More than 90% of the grounded Australian piston-engined aircraft fleet tested are polluted with the ethylene diamine fuel contaminant. Tests are continuing on the rest of the 5,000 suspect aircraft.

Australia's Civil Aviation Safety Authority (CASA) has issued an airworthiness directive calling for tear-down inspections of aircraft fuel systems that test positive for contamination. It also wants the replacement of corroded components in tanks, sensors, lines, selectors, filters, pumps, injectors and carburettors.

Industry sources fear expensive component replacements and workshop delays because of the growing work backlog, although engineers believe the demand for replacement parts will be "manageable". Operators believe the Mobil test kits may be over-sensitive or defective, however, because of the chemical composition of some components, leading to unnecessary inspection procedures.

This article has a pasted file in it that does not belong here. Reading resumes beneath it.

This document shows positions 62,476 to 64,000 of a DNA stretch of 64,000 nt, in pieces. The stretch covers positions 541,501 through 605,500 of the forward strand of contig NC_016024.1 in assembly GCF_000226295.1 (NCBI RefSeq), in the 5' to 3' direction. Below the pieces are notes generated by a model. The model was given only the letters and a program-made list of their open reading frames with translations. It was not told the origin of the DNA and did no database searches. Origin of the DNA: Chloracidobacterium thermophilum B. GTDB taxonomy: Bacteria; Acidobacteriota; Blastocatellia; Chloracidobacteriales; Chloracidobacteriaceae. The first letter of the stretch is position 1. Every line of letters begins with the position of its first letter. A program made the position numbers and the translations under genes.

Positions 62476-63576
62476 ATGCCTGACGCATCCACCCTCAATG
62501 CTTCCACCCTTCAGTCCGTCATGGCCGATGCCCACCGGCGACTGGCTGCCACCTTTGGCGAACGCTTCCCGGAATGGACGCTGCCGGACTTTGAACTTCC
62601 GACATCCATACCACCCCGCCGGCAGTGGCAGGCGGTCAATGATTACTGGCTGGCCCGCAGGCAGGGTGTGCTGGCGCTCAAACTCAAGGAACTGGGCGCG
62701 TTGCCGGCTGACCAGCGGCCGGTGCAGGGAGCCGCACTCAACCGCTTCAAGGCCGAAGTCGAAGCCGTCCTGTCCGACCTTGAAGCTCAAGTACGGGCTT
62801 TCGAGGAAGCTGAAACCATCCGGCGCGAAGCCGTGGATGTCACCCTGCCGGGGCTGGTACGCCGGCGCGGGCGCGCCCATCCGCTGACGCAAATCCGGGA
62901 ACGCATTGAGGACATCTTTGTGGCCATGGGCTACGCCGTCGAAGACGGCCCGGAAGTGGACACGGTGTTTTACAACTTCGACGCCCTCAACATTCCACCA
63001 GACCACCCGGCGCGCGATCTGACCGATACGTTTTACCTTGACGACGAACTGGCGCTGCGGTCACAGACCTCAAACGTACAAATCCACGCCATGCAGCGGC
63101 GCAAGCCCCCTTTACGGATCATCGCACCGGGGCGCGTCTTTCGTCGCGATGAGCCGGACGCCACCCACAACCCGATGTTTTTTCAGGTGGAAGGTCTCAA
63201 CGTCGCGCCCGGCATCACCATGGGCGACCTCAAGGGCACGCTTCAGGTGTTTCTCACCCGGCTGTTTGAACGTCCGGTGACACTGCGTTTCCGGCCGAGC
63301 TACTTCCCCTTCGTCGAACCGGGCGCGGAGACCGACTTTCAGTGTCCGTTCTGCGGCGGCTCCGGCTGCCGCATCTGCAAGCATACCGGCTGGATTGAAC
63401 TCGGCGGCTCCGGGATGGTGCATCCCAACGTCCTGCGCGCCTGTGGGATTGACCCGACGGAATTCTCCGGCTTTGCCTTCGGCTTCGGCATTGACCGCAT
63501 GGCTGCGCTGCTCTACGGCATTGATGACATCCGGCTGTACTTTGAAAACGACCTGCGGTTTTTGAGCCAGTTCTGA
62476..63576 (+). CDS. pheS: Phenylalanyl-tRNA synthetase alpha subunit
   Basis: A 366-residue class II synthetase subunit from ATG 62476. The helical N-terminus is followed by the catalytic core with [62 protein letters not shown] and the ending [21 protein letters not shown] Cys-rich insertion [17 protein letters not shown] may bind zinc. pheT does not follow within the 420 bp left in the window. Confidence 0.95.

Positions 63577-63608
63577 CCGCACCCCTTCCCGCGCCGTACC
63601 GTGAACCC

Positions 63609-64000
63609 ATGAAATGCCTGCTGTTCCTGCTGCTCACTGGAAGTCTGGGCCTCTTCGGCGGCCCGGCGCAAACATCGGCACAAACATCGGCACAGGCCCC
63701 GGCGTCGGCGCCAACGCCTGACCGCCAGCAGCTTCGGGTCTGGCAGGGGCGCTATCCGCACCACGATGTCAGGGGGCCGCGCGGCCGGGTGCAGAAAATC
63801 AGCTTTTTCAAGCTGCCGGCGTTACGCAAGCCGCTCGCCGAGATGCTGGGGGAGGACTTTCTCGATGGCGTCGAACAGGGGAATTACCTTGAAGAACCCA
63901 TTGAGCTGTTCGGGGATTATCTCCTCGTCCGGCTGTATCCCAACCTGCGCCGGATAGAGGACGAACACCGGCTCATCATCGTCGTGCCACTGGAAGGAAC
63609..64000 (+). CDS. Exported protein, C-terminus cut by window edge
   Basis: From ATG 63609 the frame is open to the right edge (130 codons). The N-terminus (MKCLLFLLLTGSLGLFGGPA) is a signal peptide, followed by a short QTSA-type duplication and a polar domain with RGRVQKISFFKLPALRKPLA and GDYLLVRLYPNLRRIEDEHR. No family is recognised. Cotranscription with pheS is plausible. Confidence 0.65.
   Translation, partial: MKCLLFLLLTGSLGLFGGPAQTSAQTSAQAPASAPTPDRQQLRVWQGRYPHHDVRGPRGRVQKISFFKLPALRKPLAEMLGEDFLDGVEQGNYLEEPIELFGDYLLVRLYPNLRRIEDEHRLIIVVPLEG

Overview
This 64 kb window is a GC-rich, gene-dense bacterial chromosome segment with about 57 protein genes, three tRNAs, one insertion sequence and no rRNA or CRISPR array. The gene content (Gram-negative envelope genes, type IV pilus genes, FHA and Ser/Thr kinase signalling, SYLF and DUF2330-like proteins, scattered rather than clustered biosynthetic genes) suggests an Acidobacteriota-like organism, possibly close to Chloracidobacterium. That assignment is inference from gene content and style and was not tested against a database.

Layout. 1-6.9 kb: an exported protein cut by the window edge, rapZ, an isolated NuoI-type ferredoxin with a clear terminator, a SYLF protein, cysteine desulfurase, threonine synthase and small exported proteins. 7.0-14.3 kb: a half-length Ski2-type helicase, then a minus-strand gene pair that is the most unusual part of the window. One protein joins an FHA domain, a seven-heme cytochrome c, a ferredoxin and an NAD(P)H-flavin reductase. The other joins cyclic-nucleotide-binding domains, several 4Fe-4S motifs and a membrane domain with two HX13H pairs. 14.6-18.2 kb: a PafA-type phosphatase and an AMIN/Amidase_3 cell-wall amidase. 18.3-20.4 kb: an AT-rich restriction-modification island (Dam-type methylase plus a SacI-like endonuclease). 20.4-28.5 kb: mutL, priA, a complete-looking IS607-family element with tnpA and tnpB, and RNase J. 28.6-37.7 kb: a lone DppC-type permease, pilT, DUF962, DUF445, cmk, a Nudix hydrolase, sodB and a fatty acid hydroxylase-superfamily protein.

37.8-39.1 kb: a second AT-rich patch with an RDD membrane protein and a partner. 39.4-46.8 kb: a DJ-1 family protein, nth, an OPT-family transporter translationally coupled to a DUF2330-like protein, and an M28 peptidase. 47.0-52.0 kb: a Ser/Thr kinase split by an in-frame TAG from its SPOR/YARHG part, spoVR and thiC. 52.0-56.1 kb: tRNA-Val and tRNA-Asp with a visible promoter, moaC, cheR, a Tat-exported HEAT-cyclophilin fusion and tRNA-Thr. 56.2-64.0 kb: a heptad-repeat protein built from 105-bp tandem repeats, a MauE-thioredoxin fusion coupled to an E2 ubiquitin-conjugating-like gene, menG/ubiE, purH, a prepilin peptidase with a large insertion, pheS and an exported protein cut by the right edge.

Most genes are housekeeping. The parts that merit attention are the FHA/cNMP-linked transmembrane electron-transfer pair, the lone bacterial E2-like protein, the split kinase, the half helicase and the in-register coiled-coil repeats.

Operators and engineers dissatisfied with some of CASA's processes, and unsure about warranty implications of introducing water into fuel systems to flush out the contaminant, held an emergency industry summit on 28 January to develop industry-led solutions.

Mobil Oil has not committed to compensation beyond its original A$15 million ($10 million) "hardship fund". Neither has it acknowledged liability for inspection, repair, loss of operator revenue or employee income; or the losses of industries dependent on aviation services, such as agriculture.

Source: Flight International